Legendary Cinematographer William Fraker Has Died

By  · Published on June 2nd, 2010

The movies Bullitt and Paint Your Wagon couldn’t be more different. One is a devil-may-care spy-type flick with the easy violence of Steve McQueen, and the other is a glorious musical with the sprawling West as a backdrop (a musical that got Clint Eastwood to sing).

So I was surprised to learn somewhere along the way that they were shot by the same man.

William Fraker was not only a visionary, he had something that few cinematographers possess: the range to shoot anything put in front of him. Bullitt was the introduction I had to Fraker’s work, but I’d go on to find a serious appreciation of almost everything he did. Of course, like any career, there are a few movies that aren’t great, but the common thread in all of them is that they look fantastic. His work elevated a picture no matter the script or the actors (or, sometimes, the director).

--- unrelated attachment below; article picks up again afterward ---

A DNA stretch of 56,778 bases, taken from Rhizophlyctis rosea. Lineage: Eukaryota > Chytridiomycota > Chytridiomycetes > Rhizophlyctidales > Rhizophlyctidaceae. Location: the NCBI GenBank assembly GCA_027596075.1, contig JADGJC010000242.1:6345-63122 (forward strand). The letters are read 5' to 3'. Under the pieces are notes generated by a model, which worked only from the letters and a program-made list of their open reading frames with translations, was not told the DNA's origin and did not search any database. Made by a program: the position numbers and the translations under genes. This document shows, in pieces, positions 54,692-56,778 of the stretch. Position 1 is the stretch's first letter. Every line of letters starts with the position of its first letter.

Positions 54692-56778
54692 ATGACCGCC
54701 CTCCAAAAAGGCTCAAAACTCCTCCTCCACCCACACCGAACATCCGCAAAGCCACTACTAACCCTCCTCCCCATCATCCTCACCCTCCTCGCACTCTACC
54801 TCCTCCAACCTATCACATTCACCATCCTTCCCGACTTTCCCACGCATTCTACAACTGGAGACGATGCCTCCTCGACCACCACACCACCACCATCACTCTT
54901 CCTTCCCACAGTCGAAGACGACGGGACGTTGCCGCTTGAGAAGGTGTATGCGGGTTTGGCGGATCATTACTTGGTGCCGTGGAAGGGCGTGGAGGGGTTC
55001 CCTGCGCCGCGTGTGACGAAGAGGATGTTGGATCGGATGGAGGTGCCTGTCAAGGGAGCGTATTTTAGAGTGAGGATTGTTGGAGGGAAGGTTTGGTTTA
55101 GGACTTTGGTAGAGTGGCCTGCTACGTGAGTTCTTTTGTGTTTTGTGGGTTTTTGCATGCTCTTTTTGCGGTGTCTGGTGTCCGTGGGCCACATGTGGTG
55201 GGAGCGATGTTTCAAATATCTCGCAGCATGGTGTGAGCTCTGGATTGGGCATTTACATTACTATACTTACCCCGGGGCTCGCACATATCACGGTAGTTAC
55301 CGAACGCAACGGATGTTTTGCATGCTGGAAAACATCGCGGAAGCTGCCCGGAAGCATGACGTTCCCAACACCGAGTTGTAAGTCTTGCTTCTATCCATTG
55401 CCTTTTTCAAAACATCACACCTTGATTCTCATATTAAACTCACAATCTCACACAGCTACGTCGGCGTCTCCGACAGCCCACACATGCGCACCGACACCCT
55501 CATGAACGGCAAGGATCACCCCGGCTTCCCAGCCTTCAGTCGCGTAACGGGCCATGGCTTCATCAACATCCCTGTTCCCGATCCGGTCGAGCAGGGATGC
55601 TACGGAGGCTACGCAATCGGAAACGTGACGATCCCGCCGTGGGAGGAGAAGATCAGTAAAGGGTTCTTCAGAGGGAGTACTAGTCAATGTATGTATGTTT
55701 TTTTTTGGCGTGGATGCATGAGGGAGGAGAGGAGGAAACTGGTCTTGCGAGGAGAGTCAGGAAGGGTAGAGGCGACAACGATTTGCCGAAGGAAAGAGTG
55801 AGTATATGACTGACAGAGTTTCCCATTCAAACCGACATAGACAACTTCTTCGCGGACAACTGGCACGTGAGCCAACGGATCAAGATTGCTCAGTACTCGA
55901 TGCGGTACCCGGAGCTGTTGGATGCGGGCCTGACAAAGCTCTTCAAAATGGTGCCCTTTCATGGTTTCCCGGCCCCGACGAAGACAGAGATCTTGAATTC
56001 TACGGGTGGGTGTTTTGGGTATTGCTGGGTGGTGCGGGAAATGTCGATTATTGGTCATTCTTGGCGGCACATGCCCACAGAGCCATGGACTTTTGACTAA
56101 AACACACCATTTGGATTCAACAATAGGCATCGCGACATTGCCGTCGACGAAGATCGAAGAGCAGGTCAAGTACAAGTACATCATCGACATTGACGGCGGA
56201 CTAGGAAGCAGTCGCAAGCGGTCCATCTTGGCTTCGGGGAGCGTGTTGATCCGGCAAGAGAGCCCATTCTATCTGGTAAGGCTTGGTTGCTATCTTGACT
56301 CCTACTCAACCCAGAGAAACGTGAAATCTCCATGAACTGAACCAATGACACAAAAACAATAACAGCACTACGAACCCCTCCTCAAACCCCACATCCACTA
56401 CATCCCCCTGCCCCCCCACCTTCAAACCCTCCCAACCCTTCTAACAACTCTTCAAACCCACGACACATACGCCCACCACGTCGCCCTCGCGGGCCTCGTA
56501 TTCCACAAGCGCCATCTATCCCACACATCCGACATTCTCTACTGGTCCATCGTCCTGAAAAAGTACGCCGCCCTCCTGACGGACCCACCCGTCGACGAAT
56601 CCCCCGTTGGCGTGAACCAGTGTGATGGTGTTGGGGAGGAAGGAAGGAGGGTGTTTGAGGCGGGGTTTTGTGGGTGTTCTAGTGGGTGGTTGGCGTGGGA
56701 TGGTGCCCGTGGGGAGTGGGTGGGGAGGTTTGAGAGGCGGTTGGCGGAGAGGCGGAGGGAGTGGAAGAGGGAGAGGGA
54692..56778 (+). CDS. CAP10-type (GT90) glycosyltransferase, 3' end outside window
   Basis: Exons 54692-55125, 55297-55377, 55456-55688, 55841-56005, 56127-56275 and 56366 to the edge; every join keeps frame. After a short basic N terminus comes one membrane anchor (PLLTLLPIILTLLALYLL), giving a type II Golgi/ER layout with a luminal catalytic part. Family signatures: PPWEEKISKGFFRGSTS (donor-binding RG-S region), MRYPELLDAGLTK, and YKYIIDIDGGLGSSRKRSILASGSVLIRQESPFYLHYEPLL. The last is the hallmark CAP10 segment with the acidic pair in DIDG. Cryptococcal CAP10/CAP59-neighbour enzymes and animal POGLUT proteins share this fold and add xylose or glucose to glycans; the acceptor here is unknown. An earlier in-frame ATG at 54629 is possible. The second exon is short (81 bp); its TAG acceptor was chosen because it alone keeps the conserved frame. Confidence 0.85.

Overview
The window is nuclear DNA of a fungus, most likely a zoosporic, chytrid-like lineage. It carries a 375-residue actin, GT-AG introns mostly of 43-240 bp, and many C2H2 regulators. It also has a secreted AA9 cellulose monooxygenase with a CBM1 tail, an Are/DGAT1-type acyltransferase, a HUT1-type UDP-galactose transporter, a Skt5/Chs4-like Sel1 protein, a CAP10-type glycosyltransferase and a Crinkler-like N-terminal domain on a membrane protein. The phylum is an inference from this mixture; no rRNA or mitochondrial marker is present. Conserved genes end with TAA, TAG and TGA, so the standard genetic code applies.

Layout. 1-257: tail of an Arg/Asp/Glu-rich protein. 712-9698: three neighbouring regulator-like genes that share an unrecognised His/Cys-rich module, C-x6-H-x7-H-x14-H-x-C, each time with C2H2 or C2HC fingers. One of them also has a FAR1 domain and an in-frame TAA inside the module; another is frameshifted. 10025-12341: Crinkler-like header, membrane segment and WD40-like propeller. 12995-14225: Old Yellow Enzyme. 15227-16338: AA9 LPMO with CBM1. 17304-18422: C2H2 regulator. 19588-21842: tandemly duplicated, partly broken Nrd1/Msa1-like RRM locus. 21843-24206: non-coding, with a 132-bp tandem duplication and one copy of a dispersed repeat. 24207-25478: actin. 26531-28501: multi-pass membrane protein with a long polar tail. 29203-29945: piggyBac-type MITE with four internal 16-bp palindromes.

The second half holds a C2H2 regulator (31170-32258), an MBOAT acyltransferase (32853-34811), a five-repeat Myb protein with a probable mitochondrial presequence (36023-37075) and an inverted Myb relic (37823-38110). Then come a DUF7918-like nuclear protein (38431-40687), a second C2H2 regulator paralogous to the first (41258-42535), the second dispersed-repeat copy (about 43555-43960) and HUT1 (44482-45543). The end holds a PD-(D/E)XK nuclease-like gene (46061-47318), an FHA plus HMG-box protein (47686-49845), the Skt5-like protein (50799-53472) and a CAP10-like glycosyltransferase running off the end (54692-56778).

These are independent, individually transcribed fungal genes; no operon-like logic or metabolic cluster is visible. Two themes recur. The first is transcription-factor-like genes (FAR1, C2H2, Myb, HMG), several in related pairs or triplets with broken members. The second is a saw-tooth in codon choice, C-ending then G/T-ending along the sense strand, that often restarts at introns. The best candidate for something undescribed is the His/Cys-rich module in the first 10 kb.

If you don’t know his name, you most certainly know his work. Films like The Professionals (which I would watch every day of my life), Rosemary’s Baby, Close Encounters, Heaven Can Wait, 1941, WarGames, SpaceCamp, Tombstone, Rules of Engagement…the man has had a phenomenal career.

According to The Hollywood Reporter, Fraker died Monday after a battle with cancer at the age of 86.

It’s impossible to choose a favorite from the films that the man made. His entire legacy is something worth celebrating.

Can you figure out a favorite from that varied, fantastic list?

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